Where a leftist paternalism would seek to administer ever-increasing amounts of the citizens' life, giving the masses what they should want if they knew what is good for them, our classical liberal dogma can be seen as much in parental terms as any soft-statist position: we are the parent who believes in the adolescent and encourages him to leave the house and get a job. It's almost a combination of the nurturant parent and strict-father mentality in one...the tricky part is that there is not a uniform age when the transition from one parental model to the other is appropriate (further enhancing the knowledge problem with centralized, uniform positions). The classical liberal position, then, is as much paternalistic as the leftist/conservative one: we simply believe that people should want to be free, if they knew what was good for them, much as New Yorkers should want to avoid trans fats.

We can affirm the desires in both competing systems' models, and bring them together under a classical liberal model, realizing that the parenting can be done best (when at all, apart from actual parents) by club-level societies. I believe churches are well-suited to this role, and provide transitionary roles for individuals as they progress through life, surrounded by other individuals who seek the same mix of independence and interconnectedness.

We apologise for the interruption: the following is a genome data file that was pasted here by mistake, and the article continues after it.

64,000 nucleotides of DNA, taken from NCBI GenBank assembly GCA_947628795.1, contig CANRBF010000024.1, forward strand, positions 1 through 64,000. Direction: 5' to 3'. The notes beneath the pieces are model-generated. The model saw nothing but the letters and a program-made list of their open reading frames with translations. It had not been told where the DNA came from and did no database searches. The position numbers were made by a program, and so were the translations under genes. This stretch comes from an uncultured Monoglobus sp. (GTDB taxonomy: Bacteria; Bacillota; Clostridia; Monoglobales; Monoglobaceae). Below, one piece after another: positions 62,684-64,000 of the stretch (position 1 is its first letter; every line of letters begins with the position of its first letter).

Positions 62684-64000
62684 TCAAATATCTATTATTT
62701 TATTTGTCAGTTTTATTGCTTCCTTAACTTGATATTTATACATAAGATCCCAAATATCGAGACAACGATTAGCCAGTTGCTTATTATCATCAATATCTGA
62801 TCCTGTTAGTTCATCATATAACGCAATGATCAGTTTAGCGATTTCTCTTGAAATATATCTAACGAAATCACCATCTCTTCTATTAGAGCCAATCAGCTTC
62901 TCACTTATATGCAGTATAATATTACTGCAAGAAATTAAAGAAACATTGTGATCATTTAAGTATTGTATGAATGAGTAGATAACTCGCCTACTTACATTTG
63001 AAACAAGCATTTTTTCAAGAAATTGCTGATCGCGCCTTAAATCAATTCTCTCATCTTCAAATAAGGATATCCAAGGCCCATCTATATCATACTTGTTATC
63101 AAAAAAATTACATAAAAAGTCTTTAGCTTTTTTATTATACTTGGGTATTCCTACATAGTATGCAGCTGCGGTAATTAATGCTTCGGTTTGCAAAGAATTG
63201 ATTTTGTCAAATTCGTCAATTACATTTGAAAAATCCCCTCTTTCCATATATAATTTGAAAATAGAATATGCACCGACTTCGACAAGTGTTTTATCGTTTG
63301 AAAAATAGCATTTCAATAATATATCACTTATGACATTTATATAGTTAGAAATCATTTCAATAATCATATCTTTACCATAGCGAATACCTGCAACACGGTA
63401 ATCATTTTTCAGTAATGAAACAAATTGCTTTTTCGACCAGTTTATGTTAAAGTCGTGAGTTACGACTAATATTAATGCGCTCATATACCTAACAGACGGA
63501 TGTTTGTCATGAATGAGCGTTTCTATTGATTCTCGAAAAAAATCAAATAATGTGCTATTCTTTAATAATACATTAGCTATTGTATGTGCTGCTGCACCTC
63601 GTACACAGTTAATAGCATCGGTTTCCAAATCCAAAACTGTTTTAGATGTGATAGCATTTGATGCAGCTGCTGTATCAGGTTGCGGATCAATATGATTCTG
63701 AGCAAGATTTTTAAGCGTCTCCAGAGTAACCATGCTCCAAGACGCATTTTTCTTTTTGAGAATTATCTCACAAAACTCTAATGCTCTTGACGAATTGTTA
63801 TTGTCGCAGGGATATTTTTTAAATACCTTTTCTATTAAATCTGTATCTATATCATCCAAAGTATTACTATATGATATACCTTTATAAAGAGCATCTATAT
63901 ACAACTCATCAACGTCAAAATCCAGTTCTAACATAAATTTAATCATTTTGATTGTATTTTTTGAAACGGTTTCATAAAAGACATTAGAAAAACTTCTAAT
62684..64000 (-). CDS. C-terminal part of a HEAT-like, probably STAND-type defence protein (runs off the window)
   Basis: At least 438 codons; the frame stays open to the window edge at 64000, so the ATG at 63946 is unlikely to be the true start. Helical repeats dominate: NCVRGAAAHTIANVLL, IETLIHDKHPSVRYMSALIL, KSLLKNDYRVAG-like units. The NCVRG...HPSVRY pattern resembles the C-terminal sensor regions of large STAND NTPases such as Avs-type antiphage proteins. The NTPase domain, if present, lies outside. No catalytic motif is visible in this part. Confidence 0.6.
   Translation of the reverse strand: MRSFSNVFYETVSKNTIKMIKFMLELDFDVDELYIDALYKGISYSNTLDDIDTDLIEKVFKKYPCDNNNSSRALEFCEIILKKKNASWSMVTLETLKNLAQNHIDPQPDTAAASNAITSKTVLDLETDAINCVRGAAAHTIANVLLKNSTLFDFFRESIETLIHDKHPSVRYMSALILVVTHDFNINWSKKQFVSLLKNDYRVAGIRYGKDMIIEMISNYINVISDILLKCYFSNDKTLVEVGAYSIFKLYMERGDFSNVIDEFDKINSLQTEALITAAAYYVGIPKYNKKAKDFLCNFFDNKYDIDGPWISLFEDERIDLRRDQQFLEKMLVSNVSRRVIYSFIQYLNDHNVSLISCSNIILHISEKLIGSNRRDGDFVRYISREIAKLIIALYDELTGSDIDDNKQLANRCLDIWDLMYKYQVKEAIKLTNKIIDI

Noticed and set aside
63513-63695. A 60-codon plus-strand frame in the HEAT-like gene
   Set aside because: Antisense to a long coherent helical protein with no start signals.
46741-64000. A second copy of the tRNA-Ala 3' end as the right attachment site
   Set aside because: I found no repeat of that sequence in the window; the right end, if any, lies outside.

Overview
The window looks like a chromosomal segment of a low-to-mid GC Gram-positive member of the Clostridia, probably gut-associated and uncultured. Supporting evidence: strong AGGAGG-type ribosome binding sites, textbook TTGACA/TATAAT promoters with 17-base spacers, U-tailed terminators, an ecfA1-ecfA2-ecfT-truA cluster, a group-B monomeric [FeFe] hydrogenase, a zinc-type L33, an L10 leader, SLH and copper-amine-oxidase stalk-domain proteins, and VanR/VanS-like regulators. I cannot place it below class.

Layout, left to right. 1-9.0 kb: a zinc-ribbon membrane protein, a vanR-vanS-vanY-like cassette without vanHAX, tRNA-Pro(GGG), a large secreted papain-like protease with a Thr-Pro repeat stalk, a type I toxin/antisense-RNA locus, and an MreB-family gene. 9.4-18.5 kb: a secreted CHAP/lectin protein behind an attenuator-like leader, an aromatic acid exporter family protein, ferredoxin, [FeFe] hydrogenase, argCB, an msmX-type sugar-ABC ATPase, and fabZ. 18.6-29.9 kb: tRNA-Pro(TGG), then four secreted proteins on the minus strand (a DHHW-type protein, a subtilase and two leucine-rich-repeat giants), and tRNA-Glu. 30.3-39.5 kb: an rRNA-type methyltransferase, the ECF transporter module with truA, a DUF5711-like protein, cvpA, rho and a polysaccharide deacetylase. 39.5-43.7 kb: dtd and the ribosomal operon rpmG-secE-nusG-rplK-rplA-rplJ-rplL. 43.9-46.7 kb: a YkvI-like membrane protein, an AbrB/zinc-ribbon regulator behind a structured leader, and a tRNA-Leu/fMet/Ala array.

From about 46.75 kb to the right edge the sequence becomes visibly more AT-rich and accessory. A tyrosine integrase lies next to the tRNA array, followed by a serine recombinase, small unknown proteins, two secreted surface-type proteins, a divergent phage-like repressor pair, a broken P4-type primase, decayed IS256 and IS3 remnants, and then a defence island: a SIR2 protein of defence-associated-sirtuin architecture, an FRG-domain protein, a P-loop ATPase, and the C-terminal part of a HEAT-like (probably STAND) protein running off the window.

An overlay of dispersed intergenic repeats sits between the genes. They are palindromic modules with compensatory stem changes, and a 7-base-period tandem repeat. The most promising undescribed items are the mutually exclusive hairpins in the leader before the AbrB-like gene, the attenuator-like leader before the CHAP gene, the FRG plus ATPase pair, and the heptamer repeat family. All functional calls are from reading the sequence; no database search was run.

There is the classical liberal 'parent' model to compete with Lakoff's strict- and nurturant-systems.

They were all in a meeting. Everyone who would have doled out horrific retributions on the citizens and guards at the Berlin Wall crossings were locked up in "very important" meetings, and a low-level bureaucrat was tired and blubbered out some uncertain phrases.

The media pounced. Pandemonium ensued. Concrete was busted up. Hasselhoff "sang."

Check the story here.